What does it mean to become a reader? What are the challenges and opportunities of engaging children in reading for pleasure in the 21st century? This book explores the ways in which reading for pleasure is changing in the era of globalisation, multiculturalism and datafication. Raising the next generation of engaged readers requires knowledge of the enduring characteristics of engagement and markers of quality in books and e-books. In addition, in order to develop new insights into children’s experience of reading on and off screen, nuanced understandings of psychological and socio-cultural research are offered. The cross-disciplinary examination integrates key research from educational psychology, new literacies, multimodality and socio-cultural perspectives and explores consequences for practice. An authoritative guide – it invites graduates, researchers and teachers to participate in the authors’ interdisciplinary dialogue about reading for pleasure.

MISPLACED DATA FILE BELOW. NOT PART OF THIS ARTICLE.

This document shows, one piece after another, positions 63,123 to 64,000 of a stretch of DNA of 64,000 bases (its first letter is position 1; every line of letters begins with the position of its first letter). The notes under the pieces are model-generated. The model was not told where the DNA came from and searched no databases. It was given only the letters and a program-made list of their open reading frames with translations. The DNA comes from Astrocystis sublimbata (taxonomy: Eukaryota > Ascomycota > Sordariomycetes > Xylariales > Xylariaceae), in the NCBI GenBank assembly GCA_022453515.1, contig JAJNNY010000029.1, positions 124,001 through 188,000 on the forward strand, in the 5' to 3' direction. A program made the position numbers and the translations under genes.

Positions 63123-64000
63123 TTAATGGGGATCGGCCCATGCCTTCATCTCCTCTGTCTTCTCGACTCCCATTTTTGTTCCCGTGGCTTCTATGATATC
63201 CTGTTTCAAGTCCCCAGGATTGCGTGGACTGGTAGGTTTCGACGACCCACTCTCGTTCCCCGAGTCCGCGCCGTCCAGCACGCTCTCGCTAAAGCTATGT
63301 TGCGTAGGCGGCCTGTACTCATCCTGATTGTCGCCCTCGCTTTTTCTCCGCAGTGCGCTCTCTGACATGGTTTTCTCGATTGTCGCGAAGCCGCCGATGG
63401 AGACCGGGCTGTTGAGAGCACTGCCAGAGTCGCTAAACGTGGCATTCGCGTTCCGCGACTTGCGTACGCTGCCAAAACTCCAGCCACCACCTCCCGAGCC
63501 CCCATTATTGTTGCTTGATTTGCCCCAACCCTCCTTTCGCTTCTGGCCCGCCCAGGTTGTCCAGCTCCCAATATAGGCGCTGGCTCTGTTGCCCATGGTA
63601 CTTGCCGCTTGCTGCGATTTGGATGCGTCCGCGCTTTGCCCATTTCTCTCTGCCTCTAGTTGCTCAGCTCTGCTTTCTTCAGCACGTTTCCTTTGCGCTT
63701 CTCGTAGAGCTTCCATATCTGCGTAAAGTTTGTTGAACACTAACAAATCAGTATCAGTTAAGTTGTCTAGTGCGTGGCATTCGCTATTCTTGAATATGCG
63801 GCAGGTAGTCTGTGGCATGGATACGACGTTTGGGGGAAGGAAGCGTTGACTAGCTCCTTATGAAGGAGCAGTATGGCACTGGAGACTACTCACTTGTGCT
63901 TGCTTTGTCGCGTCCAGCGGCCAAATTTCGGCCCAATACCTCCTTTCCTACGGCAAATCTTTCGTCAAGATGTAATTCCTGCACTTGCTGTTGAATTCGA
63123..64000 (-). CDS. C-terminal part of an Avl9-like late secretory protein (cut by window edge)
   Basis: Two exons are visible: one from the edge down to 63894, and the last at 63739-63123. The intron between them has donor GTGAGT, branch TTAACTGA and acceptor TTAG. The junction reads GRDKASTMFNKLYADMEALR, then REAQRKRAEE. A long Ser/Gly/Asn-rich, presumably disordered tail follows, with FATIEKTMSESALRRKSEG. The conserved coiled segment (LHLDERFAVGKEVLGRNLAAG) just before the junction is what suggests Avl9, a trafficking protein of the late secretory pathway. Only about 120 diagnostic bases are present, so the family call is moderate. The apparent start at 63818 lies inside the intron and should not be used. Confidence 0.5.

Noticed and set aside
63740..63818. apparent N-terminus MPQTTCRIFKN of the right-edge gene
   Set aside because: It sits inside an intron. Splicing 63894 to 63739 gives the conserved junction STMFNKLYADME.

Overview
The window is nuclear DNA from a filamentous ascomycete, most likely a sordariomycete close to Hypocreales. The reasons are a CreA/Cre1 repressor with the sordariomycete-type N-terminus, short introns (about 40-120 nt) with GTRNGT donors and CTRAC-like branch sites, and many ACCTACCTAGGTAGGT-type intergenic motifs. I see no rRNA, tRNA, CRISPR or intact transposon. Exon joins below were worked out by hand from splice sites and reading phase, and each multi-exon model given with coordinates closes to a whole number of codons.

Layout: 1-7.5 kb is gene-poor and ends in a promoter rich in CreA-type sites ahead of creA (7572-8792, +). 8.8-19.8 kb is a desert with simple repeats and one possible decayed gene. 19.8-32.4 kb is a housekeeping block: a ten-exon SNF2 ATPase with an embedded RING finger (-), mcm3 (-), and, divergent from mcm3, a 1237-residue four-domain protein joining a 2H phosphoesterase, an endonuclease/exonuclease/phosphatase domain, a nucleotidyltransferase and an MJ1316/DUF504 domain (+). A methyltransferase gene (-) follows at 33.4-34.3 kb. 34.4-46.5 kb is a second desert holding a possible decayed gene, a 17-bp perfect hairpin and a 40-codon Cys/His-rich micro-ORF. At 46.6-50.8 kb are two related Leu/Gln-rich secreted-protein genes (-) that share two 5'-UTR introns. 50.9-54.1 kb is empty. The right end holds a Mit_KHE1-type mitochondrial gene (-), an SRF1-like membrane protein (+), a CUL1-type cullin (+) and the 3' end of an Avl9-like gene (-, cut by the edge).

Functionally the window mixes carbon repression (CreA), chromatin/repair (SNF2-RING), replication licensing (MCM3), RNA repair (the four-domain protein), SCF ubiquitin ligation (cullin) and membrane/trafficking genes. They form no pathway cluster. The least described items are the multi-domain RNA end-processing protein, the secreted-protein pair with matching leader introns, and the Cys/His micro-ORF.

[Page 112]Readers’ identities matter. As we have discussed throughout the book, reading encompasses motivational and behavioural characteristics alongside cognitive ones and whether children identify themselves as readers is important. Yet as teachers negotiate high accountability policy environments, children’s identities as readers are often neither acknowledged nor nurtured (Comber, 2012). How teachers conceive of reading and construct notions of readers in their classrooms has a significant and differential effect on young people’s engagement and sense of self as readers. Parents’ perceptions and attitudes to reading also serve to frame and shape their reader identities. Nonetheless children are agentic and may take up or reject the subject positions which they are offered as readers (Hall, 2010; Hempel-Jorgensen and Cremin, forthcoming; Moje and Dillon, ...